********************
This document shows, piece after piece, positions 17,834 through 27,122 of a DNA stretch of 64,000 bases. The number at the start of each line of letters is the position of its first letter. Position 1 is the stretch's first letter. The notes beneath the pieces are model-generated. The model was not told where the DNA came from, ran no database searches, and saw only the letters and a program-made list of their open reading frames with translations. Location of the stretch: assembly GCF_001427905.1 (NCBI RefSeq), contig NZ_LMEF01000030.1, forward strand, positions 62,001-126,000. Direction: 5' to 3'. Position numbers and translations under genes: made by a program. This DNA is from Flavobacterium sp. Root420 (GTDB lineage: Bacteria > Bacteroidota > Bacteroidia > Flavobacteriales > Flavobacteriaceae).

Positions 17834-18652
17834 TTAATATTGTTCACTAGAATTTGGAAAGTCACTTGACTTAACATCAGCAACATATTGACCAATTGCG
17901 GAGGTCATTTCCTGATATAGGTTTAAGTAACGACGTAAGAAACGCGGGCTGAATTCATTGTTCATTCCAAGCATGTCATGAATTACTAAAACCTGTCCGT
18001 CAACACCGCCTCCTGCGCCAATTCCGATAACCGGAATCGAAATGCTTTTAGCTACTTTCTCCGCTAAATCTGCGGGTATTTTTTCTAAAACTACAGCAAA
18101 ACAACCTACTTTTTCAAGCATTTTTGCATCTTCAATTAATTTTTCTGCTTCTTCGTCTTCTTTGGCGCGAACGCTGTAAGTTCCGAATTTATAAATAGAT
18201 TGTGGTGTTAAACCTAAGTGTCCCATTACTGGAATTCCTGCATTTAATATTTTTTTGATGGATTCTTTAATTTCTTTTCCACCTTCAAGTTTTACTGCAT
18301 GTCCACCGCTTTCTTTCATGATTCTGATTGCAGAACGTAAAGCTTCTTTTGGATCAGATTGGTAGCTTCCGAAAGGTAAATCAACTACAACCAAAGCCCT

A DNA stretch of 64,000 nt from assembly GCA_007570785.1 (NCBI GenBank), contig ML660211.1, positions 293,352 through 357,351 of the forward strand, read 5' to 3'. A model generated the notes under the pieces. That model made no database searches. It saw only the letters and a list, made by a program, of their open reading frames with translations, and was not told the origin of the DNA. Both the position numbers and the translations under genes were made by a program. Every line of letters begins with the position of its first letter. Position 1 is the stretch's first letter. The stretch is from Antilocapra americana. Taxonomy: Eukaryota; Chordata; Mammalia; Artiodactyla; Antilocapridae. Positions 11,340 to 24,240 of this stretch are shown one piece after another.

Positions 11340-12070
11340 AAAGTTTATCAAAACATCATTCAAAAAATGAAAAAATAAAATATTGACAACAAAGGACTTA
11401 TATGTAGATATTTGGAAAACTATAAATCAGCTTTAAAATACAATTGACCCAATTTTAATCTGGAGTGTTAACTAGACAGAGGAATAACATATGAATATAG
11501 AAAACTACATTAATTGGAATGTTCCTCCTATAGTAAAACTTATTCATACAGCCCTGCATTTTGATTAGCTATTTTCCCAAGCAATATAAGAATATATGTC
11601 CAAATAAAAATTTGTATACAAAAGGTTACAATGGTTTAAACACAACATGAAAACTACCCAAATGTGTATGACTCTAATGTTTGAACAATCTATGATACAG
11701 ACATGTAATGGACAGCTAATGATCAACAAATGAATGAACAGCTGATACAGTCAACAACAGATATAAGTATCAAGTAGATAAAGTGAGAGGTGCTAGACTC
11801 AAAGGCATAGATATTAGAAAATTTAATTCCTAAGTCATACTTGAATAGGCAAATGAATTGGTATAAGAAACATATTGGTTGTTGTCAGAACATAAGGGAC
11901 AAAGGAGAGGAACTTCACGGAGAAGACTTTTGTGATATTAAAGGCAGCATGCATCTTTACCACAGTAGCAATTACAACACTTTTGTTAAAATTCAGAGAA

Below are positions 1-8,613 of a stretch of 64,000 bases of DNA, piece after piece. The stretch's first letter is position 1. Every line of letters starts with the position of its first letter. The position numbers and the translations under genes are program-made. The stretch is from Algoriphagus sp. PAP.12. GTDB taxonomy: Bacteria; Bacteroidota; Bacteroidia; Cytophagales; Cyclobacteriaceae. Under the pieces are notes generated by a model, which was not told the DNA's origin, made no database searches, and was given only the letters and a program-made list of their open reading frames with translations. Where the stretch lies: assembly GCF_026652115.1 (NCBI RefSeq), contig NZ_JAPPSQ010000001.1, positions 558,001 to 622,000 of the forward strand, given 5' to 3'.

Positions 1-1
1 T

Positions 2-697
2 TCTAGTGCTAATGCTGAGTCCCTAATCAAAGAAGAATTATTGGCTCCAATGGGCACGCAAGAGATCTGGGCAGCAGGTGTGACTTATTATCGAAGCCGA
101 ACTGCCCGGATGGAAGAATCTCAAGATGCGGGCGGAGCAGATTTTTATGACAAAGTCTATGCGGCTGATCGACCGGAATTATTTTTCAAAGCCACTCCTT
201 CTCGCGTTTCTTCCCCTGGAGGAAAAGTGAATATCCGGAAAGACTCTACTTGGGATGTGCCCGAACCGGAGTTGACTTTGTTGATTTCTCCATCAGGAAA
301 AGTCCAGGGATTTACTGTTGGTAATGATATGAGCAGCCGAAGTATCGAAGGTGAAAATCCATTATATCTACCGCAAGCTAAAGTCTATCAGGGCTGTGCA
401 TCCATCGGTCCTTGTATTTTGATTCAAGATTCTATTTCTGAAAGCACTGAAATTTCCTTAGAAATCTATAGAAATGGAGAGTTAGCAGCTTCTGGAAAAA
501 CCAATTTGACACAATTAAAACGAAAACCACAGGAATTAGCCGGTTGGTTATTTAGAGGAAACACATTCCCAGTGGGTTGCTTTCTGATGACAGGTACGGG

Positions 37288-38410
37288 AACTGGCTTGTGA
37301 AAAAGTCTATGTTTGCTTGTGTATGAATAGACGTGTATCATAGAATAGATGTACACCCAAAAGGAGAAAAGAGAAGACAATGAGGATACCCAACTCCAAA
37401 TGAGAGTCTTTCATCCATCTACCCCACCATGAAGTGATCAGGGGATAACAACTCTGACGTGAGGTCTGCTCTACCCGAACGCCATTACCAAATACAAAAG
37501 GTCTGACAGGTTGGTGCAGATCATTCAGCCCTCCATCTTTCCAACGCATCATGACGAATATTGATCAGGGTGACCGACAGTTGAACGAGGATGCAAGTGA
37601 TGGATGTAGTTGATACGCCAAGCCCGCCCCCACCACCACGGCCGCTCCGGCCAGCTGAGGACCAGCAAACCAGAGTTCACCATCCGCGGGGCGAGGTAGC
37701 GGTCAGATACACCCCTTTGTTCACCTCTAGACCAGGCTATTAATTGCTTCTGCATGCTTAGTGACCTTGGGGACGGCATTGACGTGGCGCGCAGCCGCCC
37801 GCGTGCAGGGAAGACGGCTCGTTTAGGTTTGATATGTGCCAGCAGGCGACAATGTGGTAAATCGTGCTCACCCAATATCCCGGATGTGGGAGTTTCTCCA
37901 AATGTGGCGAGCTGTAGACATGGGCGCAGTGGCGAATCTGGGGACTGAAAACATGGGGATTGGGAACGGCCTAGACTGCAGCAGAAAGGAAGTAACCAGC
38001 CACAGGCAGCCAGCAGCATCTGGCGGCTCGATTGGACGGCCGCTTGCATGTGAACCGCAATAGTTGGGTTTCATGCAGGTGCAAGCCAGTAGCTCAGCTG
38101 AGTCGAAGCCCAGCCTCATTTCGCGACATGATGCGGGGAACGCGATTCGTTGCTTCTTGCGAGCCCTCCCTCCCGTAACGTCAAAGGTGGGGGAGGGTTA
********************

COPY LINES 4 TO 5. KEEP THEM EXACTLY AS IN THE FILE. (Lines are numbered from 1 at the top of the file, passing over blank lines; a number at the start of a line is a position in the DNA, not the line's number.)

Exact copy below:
17901 GAGGTCATTTCCTGATATAGGTTTAAGTAACGACGTAAGAAACGCGGGCTGAATTCATTGTTCATTCCAAGCATGTCATGAATTACTAAAACCTGTCCGT
18001 CAACACCGCCTCCTGCGCCAATTCCGATAACCGGAATCGAAATGCTTTTAGCTACTTTCTCCGCTAAATCTGCGGGTATTTTTTCTAAAACTACAGCAAA